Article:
Geographic and Socio-Demographic Determinants of Suicide Mortality. the Case of Andalusia 1980-2014

Juan Manuel García González, Universidad Pablo de Olavide
Rafael Grande, Universidad de Málaga

Background. Social causes and geographic patterning of suicide have been a subject of classical study from sociology and demography. Literature points mainly to the importance of the role of imitation, with strong geographic patterns over time, and the theory of social integration and social inequalities. According to previous researches, for Andalusia case, suicide has increased in the last decades especially among young people, there is a geographical pattern according to which there is greater suicide in the central zone and higher altitude above sea level, and the impact of the economic crisis increasing mortality by suicide.

Objective. Andalusia region has suicide mortality rates higher than the Spanish average (for example in 2014 9.32 suicide deaths per 100,000 people in Andalusia compared to 8.42 on average in Spain, according to IECA data). In addition, Andalusia, compared to Spain, has lower levels of development, a large rural population and more aggravated consequences of the economic crisis. The objective of this paper is to analyze changes in suicide mortality and the changes the sociodemographic and geographic determinants of suicide affect different periods.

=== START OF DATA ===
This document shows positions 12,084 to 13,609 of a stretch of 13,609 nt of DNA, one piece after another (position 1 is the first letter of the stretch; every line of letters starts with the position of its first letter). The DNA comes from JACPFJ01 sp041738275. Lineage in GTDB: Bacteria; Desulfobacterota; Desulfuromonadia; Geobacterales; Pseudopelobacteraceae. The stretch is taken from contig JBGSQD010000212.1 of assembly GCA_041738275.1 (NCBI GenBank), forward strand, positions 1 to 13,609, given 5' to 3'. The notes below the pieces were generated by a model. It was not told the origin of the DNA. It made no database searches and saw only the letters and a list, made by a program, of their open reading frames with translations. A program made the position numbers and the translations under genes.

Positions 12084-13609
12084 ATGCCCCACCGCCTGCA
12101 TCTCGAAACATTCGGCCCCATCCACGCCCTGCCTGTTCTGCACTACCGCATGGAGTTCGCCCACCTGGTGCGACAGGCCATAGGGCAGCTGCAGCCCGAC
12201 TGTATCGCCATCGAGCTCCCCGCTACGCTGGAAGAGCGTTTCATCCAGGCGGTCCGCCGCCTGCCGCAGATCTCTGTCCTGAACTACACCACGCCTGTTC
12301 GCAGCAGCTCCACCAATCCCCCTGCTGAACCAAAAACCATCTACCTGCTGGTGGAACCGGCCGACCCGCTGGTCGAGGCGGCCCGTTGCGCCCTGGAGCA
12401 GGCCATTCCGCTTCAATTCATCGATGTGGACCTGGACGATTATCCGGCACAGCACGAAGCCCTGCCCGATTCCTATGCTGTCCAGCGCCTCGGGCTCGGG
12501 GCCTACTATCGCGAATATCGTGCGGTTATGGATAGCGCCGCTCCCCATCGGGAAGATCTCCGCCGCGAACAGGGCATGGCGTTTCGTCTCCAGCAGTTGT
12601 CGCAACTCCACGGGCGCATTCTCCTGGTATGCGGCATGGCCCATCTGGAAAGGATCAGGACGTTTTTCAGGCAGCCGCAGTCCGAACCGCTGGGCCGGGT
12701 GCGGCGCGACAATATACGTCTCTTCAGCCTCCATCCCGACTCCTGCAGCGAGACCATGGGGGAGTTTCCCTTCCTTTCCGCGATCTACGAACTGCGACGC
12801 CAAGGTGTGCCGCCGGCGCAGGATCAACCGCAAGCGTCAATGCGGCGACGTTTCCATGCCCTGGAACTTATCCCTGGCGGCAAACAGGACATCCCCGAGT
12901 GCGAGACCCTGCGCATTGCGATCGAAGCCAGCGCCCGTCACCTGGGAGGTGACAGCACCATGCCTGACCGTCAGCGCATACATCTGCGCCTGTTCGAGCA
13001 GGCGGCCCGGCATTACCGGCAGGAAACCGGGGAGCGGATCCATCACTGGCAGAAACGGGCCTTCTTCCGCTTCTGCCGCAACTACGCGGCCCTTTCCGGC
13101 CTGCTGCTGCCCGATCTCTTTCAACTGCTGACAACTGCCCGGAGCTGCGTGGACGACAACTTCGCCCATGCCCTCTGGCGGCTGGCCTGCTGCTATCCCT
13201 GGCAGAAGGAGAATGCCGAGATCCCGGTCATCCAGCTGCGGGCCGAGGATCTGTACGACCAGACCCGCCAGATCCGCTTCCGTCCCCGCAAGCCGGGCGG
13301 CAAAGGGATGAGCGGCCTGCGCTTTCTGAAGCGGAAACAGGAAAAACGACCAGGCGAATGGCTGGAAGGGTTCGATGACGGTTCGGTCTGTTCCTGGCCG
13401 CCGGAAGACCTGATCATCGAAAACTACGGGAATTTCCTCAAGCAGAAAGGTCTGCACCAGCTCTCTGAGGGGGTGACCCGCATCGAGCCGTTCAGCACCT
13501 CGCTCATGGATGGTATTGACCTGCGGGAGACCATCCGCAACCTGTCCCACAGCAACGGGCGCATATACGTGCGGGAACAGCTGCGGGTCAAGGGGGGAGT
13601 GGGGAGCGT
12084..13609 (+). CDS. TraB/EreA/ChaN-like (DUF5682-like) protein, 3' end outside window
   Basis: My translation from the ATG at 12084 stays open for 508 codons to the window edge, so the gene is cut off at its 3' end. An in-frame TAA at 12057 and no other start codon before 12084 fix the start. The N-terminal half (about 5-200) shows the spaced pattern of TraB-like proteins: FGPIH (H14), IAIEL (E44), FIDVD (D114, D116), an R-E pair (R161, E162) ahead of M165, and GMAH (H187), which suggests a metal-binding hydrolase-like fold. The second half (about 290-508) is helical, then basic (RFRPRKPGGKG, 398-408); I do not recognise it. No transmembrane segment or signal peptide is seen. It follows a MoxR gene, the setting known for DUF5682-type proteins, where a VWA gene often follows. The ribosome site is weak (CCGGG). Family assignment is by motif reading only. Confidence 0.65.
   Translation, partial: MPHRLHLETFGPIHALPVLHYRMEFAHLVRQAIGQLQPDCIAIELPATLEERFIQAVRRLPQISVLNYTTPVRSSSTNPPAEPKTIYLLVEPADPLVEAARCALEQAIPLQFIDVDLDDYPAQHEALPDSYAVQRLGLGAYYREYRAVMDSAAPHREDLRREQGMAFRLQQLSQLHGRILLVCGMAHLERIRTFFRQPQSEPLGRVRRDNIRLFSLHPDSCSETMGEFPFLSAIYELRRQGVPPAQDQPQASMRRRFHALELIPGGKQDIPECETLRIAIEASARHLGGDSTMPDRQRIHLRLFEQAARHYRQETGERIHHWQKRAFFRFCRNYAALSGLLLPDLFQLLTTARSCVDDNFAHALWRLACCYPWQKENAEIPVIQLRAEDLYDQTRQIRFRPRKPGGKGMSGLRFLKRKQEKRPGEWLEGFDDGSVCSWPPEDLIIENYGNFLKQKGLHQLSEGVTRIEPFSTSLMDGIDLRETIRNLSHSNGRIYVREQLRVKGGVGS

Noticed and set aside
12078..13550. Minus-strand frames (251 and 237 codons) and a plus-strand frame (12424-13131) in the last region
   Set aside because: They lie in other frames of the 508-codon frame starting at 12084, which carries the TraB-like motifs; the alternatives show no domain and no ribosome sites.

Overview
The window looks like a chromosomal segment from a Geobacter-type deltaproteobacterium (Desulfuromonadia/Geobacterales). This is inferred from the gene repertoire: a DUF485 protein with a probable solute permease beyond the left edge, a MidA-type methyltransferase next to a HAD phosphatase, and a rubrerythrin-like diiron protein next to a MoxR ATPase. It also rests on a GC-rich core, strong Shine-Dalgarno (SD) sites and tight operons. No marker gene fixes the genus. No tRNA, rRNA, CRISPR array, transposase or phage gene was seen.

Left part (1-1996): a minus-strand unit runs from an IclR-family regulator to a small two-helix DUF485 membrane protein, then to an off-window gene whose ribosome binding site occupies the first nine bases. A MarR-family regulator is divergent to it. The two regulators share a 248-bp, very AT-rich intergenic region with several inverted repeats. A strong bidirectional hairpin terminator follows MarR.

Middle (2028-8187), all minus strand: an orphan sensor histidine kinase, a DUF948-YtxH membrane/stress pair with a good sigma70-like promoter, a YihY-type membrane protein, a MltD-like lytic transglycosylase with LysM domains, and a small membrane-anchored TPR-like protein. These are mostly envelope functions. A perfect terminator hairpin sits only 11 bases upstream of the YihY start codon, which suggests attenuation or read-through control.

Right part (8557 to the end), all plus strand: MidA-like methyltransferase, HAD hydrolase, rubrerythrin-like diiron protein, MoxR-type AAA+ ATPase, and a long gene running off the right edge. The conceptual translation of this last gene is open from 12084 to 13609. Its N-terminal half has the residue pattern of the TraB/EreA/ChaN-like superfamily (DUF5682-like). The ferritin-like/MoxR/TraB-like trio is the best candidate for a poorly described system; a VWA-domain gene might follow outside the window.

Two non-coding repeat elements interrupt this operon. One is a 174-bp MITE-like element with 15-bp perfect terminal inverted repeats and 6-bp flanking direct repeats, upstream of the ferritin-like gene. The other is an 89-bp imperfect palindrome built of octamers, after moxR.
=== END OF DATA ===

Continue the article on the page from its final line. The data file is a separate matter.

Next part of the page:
Data and Methods. We use the data on causes of death in Spain at provincial and municipal level, from Spanish National Statistics Institute (INE) and Institute of Statistics and Cartography of Andalusia (IECA). First, to calculate suicide mortality rates and techniques of spatial analysis. Second, to elaborate different models Poisson regression and joinpoint regression to analyze the determinants of suicide and temporal trends.

Expected results. Suicide mortality increased intensely in the two periods of economic crisis in Spain: 1980-1987 and 2011-2014. Women have a greater increase in mortality from this cause during periods of crisis and more decline in periods of economic growth. Social and geographical determinants could explain the gap between Spain and Andalusia.


Presented in Session 1235: Posters